Ethiopia's decision to postpone its August 2020 elections indefinitely has raised political temperatures in the country, as both the government and opposition parties accuse each other of attempting a power grab.
Zimbabwe: Traders threaten class suit against opposition, MDC-T planning Zanu-PF business boycott
Thousands of protesters brought Zimbabwe’s capital to a standstill and engaged in running battles with riot police officers on Friday, in one of the biggest demonstrations against President Robert Mugabe in years.
The chaotic scenes came after 18 opposition groups and parties called their supporters to march for reform of the country’s electoral system before going to the polls in 2018. Most shops closed early, while a popular informal traders market was razed to the ground.
We are planning something. This is no longer a secret now because this is a bare knuckle fight
Home affairs minister, Ignatius Chombo claimed that opposition leaders are “foreign agents” using protests to cause chaos in order to justify international intervention in Zimbabwe.
A lawyer aligned to the ruling Zanu PF, Terrence Hussein contends that affected business owners have a “strong case” for compensation.
However, he said; “most insurers are likely to refuse to pay claims and at law, they are justified to do so. The victims can, however, sue the organisers and inciters of the violence and claim damages”.
“However, suing could be expensive for most people, so the quicker way would be through a law gazetted by parliament to provide for the compensation of victims,” he said.
The ruling party accuses the opposition MDC-T of orchestrating the violence, but they in turn blame police heavy-handedness for the riots.
The state controlled Herald on Monday quoted the National Chairman of Grassroots Vendors’ Association, Alexio Mudzengerere, saying the looters were spotted wearing MDC-T regalia.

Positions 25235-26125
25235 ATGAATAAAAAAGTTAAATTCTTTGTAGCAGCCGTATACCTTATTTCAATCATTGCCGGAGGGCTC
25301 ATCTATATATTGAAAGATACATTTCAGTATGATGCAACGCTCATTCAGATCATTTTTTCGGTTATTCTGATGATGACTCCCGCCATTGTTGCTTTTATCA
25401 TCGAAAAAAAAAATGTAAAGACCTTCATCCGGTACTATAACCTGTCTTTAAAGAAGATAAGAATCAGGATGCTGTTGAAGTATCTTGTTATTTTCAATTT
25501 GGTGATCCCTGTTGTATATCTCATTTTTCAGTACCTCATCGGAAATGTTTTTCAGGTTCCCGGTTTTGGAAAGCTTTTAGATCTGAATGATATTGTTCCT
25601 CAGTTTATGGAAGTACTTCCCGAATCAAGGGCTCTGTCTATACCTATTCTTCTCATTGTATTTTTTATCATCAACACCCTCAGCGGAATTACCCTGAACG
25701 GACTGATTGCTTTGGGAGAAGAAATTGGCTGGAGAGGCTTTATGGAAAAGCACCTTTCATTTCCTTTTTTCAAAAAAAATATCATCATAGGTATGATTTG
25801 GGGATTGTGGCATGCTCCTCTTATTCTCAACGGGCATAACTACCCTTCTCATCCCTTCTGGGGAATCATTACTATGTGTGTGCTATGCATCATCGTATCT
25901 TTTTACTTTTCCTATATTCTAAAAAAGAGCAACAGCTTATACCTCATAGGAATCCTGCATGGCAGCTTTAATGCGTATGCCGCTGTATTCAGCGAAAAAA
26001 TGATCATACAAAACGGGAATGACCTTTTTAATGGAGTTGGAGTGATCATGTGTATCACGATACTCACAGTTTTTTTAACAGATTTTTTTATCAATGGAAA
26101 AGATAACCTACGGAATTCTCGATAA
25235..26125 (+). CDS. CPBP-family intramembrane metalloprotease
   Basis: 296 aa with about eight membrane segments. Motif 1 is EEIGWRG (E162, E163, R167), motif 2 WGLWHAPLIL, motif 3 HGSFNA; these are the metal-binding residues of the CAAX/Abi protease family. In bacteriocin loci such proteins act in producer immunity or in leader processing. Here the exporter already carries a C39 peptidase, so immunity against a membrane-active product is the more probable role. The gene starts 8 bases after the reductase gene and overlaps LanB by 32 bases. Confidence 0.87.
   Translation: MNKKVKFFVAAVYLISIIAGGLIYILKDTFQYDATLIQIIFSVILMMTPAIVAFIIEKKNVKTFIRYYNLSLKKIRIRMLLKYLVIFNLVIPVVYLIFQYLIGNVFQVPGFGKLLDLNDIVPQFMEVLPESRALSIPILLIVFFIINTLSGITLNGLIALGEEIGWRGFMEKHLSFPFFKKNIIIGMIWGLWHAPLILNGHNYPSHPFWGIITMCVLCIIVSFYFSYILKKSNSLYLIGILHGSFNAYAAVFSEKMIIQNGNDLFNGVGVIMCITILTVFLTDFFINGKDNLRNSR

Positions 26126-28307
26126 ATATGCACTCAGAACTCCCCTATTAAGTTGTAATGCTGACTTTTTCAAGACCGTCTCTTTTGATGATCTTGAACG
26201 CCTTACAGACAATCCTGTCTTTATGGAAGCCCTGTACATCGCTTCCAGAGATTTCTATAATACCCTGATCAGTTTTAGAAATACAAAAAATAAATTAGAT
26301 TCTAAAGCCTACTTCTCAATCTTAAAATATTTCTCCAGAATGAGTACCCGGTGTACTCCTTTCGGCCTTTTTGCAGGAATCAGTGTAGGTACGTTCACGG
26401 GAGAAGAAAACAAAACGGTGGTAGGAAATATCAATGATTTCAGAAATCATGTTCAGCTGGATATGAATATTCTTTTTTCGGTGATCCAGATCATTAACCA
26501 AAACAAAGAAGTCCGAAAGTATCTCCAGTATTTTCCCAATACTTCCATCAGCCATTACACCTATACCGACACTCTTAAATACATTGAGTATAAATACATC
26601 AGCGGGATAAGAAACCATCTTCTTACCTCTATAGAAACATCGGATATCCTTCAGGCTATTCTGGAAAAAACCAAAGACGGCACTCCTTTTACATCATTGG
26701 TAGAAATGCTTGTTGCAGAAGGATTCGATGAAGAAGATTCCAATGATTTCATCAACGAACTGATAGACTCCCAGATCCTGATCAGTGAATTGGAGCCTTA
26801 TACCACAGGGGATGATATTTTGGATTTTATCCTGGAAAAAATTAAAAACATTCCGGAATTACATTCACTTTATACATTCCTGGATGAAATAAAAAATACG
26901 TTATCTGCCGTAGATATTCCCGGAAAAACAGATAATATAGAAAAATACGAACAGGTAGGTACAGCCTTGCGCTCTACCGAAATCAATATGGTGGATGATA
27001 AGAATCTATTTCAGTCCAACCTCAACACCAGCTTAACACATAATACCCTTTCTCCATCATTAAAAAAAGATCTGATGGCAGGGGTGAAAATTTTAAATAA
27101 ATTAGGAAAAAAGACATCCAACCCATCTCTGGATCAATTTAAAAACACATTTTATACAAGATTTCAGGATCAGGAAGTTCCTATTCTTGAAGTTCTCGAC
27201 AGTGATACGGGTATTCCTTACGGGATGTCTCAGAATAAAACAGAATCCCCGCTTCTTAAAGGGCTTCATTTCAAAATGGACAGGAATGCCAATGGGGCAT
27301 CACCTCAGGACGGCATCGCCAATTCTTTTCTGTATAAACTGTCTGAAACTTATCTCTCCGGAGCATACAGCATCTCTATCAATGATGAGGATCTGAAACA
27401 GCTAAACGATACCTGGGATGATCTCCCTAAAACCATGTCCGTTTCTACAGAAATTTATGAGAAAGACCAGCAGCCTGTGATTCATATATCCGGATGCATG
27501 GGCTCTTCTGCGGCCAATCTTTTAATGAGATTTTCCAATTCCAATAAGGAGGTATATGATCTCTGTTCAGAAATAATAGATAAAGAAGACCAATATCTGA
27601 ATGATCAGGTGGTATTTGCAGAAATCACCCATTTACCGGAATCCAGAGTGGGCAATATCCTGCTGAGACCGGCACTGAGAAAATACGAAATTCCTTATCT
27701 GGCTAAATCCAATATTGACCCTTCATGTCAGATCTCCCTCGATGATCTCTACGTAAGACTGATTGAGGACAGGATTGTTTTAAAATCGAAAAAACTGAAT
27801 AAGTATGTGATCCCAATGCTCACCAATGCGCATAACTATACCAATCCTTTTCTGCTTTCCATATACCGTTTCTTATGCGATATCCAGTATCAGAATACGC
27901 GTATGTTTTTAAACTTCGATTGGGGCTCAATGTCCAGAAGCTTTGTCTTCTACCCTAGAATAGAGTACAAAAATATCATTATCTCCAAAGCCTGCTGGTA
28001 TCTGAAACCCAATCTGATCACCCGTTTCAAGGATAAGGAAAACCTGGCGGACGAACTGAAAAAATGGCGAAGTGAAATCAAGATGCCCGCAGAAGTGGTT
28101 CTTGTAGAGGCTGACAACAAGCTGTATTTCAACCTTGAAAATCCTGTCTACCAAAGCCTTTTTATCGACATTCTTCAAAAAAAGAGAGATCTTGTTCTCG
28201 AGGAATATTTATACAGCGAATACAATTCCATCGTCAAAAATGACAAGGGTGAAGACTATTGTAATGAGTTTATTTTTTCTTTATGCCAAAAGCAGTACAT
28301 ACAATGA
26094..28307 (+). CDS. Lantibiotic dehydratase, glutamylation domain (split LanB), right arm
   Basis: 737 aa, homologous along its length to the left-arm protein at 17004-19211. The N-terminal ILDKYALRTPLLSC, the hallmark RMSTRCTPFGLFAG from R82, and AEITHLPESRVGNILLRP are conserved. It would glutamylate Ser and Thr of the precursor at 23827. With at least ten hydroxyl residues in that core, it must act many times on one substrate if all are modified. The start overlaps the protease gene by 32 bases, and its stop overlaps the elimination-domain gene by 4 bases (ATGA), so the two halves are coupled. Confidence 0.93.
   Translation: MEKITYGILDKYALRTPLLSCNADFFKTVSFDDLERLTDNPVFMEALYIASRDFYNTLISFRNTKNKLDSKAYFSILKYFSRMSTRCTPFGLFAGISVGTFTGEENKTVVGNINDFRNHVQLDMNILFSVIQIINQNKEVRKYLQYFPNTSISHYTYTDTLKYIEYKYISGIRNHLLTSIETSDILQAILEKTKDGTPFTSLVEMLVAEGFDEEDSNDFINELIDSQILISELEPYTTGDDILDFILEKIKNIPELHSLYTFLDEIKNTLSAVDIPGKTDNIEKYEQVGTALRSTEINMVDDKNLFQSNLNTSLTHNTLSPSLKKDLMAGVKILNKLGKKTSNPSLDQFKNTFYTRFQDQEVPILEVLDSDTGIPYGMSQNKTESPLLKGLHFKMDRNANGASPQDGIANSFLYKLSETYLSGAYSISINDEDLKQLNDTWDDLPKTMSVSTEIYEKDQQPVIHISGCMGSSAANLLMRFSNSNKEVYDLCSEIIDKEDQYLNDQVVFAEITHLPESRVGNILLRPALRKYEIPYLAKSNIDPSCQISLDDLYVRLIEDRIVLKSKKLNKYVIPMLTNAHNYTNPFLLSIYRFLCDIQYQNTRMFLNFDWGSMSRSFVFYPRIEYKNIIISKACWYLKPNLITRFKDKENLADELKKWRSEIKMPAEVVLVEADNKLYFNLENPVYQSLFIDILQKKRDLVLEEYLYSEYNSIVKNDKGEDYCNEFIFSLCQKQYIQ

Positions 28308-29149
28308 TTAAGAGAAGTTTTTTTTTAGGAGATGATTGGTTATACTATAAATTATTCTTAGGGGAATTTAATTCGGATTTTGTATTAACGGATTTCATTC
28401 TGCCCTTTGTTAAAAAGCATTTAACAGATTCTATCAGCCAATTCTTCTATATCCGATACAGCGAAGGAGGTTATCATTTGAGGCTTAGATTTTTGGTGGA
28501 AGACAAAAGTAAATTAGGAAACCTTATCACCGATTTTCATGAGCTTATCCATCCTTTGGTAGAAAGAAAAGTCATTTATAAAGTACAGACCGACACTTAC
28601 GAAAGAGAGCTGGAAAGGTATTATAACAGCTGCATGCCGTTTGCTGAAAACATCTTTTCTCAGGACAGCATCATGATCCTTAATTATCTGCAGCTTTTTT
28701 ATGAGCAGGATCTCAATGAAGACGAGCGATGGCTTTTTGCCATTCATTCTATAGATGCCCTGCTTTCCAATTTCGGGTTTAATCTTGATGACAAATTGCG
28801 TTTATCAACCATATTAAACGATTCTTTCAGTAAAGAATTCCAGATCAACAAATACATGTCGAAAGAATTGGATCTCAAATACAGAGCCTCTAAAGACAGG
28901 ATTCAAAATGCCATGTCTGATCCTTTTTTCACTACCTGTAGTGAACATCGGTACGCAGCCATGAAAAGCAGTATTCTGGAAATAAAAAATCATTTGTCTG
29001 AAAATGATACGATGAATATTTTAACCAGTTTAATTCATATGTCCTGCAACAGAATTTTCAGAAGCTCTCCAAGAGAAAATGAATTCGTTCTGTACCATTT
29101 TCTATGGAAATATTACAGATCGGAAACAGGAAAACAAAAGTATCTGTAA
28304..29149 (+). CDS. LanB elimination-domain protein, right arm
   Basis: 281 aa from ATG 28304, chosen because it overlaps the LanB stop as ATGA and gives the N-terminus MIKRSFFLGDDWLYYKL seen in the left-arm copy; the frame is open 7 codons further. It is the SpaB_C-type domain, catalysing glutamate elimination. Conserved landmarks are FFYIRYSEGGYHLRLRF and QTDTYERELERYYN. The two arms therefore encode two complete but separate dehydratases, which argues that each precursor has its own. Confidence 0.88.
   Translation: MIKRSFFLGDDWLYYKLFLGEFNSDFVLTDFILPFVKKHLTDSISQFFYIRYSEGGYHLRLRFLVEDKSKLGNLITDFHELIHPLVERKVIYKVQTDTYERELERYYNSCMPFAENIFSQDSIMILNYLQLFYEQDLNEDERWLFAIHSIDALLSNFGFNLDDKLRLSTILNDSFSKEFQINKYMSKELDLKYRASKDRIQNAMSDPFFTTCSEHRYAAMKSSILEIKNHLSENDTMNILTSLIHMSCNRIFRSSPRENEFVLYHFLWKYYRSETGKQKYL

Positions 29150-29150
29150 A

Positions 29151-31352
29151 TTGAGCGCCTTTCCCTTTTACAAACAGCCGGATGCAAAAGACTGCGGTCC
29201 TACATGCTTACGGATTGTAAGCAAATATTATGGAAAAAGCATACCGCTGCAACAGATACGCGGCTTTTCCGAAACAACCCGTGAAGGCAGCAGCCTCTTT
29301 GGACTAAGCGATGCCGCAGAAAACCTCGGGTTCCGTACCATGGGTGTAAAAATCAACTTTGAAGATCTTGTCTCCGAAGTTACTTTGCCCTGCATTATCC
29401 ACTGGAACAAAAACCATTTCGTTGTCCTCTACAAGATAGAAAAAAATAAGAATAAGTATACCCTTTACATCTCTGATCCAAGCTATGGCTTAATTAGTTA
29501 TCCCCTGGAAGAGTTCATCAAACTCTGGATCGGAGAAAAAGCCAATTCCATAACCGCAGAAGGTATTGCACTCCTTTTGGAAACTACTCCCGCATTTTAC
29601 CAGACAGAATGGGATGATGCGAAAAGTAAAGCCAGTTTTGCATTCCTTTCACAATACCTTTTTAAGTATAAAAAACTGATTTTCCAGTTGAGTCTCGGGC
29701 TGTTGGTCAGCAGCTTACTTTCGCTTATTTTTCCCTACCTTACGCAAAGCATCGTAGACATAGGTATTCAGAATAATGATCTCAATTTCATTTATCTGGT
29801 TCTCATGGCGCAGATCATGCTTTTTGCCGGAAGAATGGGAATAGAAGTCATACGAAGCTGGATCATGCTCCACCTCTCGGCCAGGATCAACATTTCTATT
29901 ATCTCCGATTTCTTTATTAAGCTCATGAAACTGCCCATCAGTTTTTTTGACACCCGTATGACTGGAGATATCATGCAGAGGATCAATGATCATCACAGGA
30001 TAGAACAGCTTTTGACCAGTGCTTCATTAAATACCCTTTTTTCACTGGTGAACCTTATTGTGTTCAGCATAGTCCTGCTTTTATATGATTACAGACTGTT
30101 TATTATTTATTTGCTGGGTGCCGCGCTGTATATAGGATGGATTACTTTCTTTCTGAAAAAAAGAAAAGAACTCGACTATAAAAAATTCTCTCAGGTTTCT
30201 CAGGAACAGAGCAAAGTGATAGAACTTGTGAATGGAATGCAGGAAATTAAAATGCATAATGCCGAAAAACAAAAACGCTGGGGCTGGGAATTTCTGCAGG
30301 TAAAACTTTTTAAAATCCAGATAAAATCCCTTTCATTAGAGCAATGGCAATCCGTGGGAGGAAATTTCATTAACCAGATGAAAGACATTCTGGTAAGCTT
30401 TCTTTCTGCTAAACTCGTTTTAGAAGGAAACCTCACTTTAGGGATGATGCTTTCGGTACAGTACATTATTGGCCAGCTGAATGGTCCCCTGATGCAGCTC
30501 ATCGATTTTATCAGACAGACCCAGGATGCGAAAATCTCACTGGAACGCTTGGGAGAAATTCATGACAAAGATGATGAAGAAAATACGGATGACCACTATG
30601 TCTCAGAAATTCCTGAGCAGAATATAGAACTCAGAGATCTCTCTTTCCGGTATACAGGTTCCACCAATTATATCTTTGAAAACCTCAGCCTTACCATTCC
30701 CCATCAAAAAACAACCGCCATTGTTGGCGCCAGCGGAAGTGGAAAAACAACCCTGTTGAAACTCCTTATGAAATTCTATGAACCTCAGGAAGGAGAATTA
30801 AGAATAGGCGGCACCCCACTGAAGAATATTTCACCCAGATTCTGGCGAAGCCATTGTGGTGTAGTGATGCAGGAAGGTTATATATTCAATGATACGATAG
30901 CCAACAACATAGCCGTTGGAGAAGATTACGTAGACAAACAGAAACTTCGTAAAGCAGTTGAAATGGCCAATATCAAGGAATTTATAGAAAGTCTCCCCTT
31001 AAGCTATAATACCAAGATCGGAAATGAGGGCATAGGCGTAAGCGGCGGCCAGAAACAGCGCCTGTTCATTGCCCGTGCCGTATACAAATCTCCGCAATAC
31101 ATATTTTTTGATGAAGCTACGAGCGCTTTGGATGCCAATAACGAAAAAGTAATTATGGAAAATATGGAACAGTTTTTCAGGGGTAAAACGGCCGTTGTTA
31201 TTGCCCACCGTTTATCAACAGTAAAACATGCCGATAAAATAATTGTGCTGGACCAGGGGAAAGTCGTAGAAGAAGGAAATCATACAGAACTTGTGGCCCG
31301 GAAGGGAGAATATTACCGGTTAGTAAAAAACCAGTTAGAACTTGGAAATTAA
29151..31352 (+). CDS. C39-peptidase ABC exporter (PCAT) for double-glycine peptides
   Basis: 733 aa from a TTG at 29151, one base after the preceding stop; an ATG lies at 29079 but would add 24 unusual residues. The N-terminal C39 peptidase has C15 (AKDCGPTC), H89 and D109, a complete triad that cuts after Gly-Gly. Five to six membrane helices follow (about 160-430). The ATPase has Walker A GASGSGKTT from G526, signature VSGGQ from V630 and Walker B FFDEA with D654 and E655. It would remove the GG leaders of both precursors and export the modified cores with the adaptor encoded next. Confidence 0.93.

“We want our goods back. Our stalls are our mainstay and we have no alternative ways of earning a living,” he said. “Why should the protesters burn our goods? We saw the people who burnt our goods and we have videos. They were wearing MDC-T T-shirts.
“Some of our members made a follow up of the goods and saw the looters carrying them into Harvest House (MDC-T headquarters). Demonstrations should not be allowed. They do not benefit us at all. They are now used as a way to loot shops.”
Last week, footage showed youths smashing windows at several retail outlets forcing frightened employees to scurry for cover inside the premises.
The police unsuccessfully tried to block an opposition march, which was cleared by the courts, but this did not stop the cops from descending on the MDC-T youths, firing teargas and spraying them with water from cannons.
Vice President Phelekezela Mphoko’s chain store, Choppies was not spared. Mphoko has angered some Zimbabweans after reports revealed his long stay at a plush hotel at taxpayers’ expense.
Two months ago protestors staged a demonstration inside the hotel lobby demanding that he vacates the hotel. He has since checked out.
Independent media outlets have been awash with reports that Mphoko has gobbled hundreds of thousands in scarce dollars through his hotel stay, while refusing to move into a government issued house.
Meanwhile, plans are underway to boycott all business ventures owned by Zanu PF members including President Robert Mugabe’s Alpha and Omega company dairy products, Vice President Emmerson Mnangagwa’s Zuva Petroleum and Mphoko’s Choppies Supermarkets.
“We are planning something. This is no longer a secret now because this is a bare knuckle fight,” MDC-T secretary general, Douglas Mwonzora, told privately run NewsDay.
“We want to embark on a massive consumer boycott, boycotting products, shops, businesses of people who are corruptly benefiting from the Zanu PF regime and those people who are involved in human rights abuses”.